An excellent example of this is when users try to send email through Gmail without filling the “To” box. If anyone does so, Gmail prompts the user with an error dialogue- “Please specify at least one recipient.“ Users can fill the email addresses of their recipients to send the email.
The feedback event lets the users know that their action has been acknowledged. To verify microinteractions, feedback notifies users visually, audibly or by the sense of touch. A sound, vibration or animation in a smartphone can let users understand feedback. For example, when you use a fitness tracker app for walking, as soon as you reach your walking goal, your phone vibrates.
Another simple illustration of feedback is the validation method used in filling forms. While using forms, inline validation is helpful for users in understanding if something is wrong. If a user enters characters in a field that asks for age, a red cross mark will appear specifying the suitable format of characters for the field. Similarly, green checkmarks indicate the fields that users have filled correctly.
Loops and Modes
Both loops and modes represent the critical meta-rules of microinteractions. Loops define the period of micro-interactions and determine if they need repetitions or new requirements. One of the popular examples of loops is the way Google Photos makes a collection of photos as “memories from the previous year every month. Though this is done repetitively, it is not necessary to repeat each microinteraction.
Such user experiences adapt over time based on the behaviour of users. It also results in a better UX every time users interact with a product. With every loop of “memories”, users enjoy revisiting a collection of old pictures.
Modes are used to modify the way certain functionalities work. For instance, if you wish to put your phone on “Flight mode” or “DND mode”, it sets the phone to the respective modes. Another example is a circumstance when a user types an incorrect password more than three times. The account goes to a “blocked” mode for a certain period.
Getting into action: Some real-world examples
Microinteractions are a game-changer when it comes to communicating effectively with the user. In UX/UI, designers usually try to use unique ways to achieve this goal. Enhancing the user experience is necessary to keep your users content with an application. Here are a few real-world examples of microinteractions used in apps.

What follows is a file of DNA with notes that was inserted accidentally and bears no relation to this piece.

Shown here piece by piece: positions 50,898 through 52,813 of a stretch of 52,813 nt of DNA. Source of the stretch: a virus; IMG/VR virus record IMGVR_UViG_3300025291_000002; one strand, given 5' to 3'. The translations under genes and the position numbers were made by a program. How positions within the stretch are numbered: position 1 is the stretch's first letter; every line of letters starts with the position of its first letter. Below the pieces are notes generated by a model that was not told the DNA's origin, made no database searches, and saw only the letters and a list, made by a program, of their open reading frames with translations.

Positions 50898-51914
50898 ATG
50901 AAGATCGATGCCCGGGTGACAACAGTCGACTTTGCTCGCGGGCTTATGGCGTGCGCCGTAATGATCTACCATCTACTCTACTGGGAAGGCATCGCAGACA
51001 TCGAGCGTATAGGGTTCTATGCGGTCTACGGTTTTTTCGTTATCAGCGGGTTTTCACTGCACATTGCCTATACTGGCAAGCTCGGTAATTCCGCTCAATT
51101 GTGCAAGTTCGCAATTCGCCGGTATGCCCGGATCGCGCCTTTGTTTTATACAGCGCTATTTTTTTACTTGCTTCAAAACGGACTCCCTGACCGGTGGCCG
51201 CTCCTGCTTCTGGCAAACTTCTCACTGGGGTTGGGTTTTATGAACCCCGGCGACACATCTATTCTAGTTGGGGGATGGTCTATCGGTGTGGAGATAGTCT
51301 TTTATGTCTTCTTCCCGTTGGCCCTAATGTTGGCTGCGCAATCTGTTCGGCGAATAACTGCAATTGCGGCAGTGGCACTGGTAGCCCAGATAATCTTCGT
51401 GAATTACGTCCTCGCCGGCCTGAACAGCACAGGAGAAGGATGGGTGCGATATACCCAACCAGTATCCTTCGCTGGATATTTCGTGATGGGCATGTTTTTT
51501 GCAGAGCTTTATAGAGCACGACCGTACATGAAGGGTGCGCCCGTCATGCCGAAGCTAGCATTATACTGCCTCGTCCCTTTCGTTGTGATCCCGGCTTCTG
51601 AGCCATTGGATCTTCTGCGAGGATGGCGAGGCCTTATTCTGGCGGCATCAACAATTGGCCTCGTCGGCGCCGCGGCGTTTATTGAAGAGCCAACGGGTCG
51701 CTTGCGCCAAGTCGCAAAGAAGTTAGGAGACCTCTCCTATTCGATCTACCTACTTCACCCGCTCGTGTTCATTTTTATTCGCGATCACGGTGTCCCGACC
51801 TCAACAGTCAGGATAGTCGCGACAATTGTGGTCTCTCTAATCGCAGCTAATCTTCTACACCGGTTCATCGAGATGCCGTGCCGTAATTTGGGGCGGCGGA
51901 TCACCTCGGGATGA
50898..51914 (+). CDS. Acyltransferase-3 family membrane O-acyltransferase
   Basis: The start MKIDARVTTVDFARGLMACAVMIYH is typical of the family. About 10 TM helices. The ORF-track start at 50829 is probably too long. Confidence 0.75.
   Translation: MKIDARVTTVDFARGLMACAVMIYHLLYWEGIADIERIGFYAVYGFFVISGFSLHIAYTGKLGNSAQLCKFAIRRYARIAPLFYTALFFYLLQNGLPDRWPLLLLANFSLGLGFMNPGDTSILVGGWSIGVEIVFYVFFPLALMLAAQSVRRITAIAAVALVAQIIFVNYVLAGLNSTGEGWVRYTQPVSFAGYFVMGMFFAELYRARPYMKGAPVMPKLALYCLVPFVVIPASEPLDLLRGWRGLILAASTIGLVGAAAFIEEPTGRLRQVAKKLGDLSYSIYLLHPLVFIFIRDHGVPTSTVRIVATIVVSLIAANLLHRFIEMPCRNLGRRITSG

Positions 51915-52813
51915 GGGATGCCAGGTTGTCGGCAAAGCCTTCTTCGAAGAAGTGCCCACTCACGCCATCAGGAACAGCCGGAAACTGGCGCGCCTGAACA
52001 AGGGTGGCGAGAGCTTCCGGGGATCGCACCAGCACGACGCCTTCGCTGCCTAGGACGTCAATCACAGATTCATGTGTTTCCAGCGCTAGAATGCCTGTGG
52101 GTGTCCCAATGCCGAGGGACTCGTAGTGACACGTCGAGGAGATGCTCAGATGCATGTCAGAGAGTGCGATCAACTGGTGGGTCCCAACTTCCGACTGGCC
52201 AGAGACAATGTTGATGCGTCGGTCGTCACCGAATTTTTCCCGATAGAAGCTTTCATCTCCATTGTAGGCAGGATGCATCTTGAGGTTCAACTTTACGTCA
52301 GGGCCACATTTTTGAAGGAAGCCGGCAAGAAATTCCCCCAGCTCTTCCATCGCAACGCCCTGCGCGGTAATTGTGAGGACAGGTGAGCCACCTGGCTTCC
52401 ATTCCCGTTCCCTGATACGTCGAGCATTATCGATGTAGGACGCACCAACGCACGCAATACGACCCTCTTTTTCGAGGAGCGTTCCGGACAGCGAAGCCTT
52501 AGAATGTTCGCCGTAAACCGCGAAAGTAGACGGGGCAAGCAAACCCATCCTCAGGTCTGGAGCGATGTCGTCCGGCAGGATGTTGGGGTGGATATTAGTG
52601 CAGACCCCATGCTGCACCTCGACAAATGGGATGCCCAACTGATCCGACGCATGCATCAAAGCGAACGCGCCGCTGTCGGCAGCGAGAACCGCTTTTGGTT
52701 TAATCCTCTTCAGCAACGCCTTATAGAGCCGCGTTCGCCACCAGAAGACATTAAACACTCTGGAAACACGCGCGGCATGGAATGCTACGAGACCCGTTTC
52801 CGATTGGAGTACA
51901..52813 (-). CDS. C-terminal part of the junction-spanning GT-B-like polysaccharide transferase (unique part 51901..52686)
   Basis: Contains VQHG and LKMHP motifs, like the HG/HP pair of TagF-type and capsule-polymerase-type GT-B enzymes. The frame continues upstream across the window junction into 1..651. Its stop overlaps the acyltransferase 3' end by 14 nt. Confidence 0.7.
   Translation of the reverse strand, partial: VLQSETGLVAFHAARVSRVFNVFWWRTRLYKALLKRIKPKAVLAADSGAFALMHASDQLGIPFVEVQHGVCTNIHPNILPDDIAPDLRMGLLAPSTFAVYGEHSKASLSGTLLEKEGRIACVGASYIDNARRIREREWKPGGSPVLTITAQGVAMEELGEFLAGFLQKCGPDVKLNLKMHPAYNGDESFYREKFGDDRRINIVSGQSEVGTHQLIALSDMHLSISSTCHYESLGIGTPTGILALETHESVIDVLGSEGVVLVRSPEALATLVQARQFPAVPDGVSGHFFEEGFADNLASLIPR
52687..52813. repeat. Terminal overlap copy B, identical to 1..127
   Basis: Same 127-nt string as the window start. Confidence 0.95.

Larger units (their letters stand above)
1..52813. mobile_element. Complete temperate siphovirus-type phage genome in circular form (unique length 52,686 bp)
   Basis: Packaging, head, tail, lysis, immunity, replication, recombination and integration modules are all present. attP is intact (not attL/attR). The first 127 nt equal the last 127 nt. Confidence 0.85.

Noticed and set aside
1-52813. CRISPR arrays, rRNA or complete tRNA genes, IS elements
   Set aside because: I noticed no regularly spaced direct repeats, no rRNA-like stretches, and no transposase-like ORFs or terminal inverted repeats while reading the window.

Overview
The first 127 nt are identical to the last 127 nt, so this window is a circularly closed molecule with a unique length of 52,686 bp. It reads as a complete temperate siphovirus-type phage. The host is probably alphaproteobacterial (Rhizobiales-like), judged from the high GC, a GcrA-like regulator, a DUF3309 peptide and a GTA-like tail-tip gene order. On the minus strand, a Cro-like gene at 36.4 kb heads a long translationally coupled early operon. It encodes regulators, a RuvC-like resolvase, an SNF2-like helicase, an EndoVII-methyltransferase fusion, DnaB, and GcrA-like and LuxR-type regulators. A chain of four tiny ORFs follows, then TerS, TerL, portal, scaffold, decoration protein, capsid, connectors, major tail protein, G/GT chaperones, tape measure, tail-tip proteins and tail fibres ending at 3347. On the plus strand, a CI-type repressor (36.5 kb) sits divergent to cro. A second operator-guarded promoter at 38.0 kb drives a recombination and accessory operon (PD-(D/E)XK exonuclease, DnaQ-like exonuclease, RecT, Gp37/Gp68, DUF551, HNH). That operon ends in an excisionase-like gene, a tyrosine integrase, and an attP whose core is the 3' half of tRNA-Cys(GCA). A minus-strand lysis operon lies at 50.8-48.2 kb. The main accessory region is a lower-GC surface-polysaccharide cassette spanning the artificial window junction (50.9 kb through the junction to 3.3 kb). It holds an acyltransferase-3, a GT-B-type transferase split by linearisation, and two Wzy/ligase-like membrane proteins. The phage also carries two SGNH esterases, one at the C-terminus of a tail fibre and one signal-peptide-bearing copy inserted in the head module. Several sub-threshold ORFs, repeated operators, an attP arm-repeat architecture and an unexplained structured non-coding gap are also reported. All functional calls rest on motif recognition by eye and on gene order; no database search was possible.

The swipe feature is more interactive than tapping. It is a common feature used to switch between tabs/windows. It allows users to navigate through an application effortlessly. One of the most popular apps for dating is Tinder. Swiping is an integral part of the UX. It is a microinteraction that serves the purpose of answering a yes or no to a question. Users can swipe right if they like or swipe left if they don't like their possible match.
Pull to refresh
Most of the browser applications don’t have a refresh button now. Users just have to press and hold to pull the screen and that is enough to reload a page. Designers can experiment with adding some attractive animations to keep the users engaged while the page is still loading.
For instance, the Zomato app uses a unique technique to keep the users glued to the app. The app shows quirky facts about food from the world and lets users get lost in it for some time. Meanwhile, the page gets loaded and they forgot how much time the page needed to load.
Reacting to social media posts
The recent "care" reaction emoji added by Facebook for reacting to social media posts is one great example of how designers should empathise with users. Whether it is just the "like" button or the "Haha" button, such subtle microinteractions have become a common UX design pattern now. Many apps and websites use this micro-interaction to understand their users and make them feel connected with the application.
Things to keep in mind
Image source: Google
Microinteractions are extremely important for UX design of any application to understand users' requirements and difficulties. A constant system of feedback guiding users what action they should take next, microinteractions are like empathetic mentors helping users find their way through an application. In other words, they add life to a product and make the experience enjoyable for all.